# getting all campaign names from the dataset
campaigns = ad_data['xyz_campaign_id'].unique()

# setting the endpoint for our API request
campaign_url = "https://api.flowcode.com/v2/flowcode/batch/bulk-campaign" 

 

# creating a new campaign for each campaign in the dataset
for campaign in campaigns: 

     data = { "name": f"{campaign}"

              "display_name": f"{campaign} display"

              "client_id": "aaaaaaaa-aaaa-aaaa-aaaa-aaaaaaaaaaaa",       

              "reserved_urls_unique": False, } 

     try

        response = requests.post(campaign_url, data)    

        response.raise_for_status() 

     except requests.exceptions.HTTPError as err: 

         if err.response.status_code == 409

              print(f"Campaign {campaign} already exists! Skipping creation"

         else

             raise err

 

The try/except clauses here will raise an exception if the response object is invalid (a 400 error), except if we get a 409 error, which indicates we’ve already created the campaign.

There’s also an optional image_types argument that we won’t discuss in this article, which allows you to dictate what the Flowcodes associated with the campaign will look like, including their colour scheme, size, resolution and graphics. For more detailed information, check out our API documentation .

GET STARTED WITH THE FLOWCODE API

Checking Campaigns with the API

After creating campaigns, we often want to check their configuration, which we can do by calling a GET request to the same endpoint. This request requires only two pieces of information:

  • client_id: the unique password that allows you to use the API, a string of the form "aaaaaaaa-aaaa-aaaa-aaaa-aaaaaaaaaaaa"

  • name: the unique name of the campaign, which must be a string

# sending requests to check out each of our campaigns
for campaign in campaigns:
    params = {
      'client_id': "aaaaaaaa-aaaa-aaaa-aaaa-aaaaaaaaaaaa",
      'name': f"{campaign}" }
    try:
      response = requests.get(campaign_url, params)     
      response.raise_for_status() print(response.text)
    except requests.exceptions.HTTPError as err:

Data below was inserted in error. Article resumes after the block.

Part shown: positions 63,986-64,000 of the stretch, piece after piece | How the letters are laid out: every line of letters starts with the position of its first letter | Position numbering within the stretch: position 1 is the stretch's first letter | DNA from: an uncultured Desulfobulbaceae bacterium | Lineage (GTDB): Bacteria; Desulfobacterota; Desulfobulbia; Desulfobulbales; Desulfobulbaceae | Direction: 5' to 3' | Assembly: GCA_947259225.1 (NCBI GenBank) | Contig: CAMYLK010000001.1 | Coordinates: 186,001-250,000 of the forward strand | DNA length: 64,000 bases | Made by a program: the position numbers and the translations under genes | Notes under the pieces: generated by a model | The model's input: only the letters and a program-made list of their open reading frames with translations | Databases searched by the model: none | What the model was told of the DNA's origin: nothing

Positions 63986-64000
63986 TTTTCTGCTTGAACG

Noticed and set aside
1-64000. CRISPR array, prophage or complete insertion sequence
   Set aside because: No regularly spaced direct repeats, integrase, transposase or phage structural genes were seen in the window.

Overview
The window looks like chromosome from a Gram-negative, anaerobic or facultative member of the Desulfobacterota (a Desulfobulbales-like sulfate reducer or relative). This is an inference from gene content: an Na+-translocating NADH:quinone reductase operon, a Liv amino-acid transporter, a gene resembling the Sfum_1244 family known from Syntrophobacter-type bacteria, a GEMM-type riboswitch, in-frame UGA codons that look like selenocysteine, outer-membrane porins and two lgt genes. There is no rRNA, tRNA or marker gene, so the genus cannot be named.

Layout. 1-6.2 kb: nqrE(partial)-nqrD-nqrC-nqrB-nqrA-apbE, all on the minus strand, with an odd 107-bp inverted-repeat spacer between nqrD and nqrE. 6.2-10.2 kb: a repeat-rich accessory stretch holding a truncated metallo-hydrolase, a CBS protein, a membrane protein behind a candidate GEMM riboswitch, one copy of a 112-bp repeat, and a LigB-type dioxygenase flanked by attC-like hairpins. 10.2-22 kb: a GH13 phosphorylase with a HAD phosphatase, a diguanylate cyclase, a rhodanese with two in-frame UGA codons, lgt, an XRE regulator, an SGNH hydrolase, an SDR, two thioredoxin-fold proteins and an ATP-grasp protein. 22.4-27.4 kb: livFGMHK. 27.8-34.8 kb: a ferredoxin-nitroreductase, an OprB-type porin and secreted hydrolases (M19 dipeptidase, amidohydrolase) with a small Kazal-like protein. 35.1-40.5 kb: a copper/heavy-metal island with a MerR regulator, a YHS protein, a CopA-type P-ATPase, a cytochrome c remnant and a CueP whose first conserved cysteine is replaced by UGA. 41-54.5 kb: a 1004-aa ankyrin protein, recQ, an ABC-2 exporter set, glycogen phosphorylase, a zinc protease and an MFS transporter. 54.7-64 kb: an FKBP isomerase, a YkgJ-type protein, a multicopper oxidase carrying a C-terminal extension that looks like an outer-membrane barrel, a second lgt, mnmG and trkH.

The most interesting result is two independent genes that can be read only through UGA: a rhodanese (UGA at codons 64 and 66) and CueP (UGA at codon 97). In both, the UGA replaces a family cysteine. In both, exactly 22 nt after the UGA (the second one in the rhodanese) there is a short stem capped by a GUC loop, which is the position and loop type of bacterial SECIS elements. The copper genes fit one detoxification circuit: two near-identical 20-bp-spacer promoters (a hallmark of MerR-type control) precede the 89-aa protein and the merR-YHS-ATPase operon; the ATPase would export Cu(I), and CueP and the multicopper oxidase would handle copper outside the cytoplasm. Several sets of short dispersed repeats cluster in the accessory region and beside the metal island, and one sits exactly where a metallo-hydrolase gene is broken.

raise err

This will return an object containing all of the information about each specified campaign that’s similar to the one below. 

 

Generating Simple Flowcodes for Each Campaign Using the API

Now that we’ve created campaigns for our dataset, we can generate Flowcodes that are assigned to each one. Our API provides lots of functionality for controlling the codes that you generate, including features like redirecting users based on the time of day, day of the week, and device type. Before getting into that, though, let’s look at the straightforward way to create Flowcodes.

When we create Flowcodes for each campaign, we use the batch/bulk endpoint, which (for this simple example) requires three pieces of information:

  • client_id: the unique password that allows you to use the API, a string of the form "aaaaaaaa-aaaa-aaaa-aaaa-aaaaaaaaaaaa"

  • name: the unique name of the campaign, which must be a string

  • urls: a list of URL objects (dictionaries in Python)

Separating Ads for Each Campaign

campaign_data = []
for campaign in campaigns:
# get all rows where the campaign id is equal to our active campaign
campaign_data.append(ad_data.loc[ad_data["xyz_campaign_id"] == campaign])

If you need help with Dataframe subsetting in Python, here’s an excellent overview

This turns campaign_data into a list containing three Dataframes: one for each of our campaigns.

Generating URL Objects for Every QR Code

Next, let’s generate a list of url objects for each campaign to send to the endpoint. Each url object requires three pieces of information:

  • id: the unique ID of the Flowcode, which should be a string

  • url_type: the type of URL (e.g. “URL”)

  • url: the URL address to which the Flowcode will redirect users

We can use the id of each advertisement to set the Flowcode id, which will be useful later for connecting analytics to specific ads.

flowcodes = [] # initialise an empty list to store our url data

for campaign in campaign_data:
    campaign_list = []
    for index, row in campaign.iterrows():
        campaign_list.append(
            { "id": f"{row.ad_id}",